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Lawmakers take ‘first step” to curb abuse by professional guardians

Kathleen Zagaros’ tale about professional guardianship is like many others. She wanted to protect her aging mother from a predatory neighbor only to find herself fighting the court-appointed guardian who was set on draining the estate.

“When the guardian came on, my mother had more than a $1 million. Three years later, she has virtually nothing,” said the Tampa woman, who eventually got the guardian replaced.

The Palm Beach Post investigated local allegations about court-appointed professional guardians in stories that ran April 3.

And the Florida Legislature this year took notice of the plight of seniors who are taken advantage of by unscrupulous court-appointed professional guardians and the attorneys who orbit around them, exacting fees.

Sen. Nancy Detert, R-Venice, called professional guardians “cockroaches” in a committee meeting. Rep. Kathleen Passidomo, R-Naples, called for criminal penalties.

In the end, a bill sponsored by Passidomo became law, while Detert’s proposal died and will have to wait until 2016.

“The best thing about Passidomo’s bill is that it gives the victims’ voices credibility — that the surreal world of guardianship abuse really does exist,” said Julie London-Ferguson of Sarasota, who has also fought the guardianship in her mother’s case and is an outspoken critic of the process.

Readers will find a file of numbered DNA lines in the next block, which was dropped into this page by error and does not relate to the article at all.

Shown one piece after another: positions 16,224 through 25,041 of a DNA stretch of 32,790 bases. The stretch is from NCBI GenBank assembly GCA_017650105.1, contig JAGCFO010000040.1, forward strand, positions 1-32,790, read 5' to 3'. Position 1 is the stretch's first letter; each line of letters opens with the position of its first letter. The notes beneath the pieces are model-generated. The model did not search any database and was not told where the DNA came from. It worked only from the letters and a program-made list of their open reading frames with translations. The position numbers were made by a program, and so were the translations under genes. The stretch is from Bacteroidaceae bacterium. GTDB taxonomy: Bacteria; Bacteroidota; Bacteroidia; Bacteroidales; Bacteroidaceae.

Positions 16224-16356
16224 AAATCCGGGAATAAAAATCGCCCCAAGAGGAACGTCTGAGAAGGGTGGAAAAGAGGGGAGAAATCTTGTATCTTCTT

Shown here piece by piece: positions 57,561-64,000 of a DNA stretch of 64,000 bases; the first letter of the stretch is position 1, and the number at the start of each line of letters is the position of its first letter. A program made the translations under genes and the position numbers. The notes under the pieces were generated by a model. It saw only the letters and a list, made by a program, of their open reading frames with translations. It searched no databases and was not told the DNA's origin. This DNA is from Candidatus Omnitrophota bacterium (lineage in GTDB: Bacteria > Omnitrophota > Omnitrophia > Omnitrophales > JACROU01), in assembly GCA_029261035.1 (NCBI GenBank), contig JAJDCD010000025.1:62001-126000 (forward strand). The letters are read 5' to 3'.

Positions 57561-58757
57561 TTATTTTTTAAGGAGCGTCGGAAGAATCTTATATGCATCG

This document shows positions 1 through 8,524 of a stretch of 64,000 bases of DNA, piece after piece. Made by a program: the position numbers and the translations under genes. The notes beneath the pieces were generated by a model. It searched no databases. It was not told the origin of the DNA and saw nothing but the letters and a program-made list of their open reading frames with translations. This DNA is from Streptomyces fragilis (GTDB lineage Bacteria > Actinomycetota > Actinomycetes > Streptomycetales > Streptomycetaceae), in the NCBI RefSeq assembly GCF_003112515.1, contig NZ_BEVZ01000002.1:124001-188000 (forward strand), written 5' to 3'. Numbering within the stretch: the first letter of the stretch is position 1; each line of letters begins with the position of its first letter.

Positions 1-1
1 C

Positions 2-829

Guardianship occurs under state law when a circuit judge finds an adult — often a senior experiencing dementia or suffering from Alzheimer’s disease — to be incapacitated. A guardian is then appointed to handle some or all of their affairs. Often this is a family member, but not always. When there is acrimony between siblings, for example, a professional guardian is appointed.

The Post found that the industry of professional guardianship is booming, swelling from 108 registered individuals in 2003 to 456. Their power can be absolute — with the ability to decide what medical care their ward will receive and whether they should be moved out of their homes. Guardians and attorneys can easily deplete estates by filing pleading after pleading.

If signed by Gov. Rick Scott, Passidomo’s bill would require notice to be given before hearings can be held on the appointment of emergency temporary guardians. It would also allow the mediation of guardianship disputes among family members and require the reporting of incidents of abuse, neglect and exploitation of wards by guardians. In an effort to prevent trolling of nursing homes by guardians, it also would prohibit an emergency temporary guardian becoming the permanent one.

Passidomo’s bill (HB 5), which also would create a process of randomly assigning guardians, appeared in jeopardy with the House’s early adjournment last week, but was able to pass after Sen. Tom Lee, R-Brandon, withdrew an amendment he had wanted to add. If he had insisted on adding the amendment, which only made an exception for an agency in his district, it would have killed the bill, as it would have required another House vote after it had adjourned.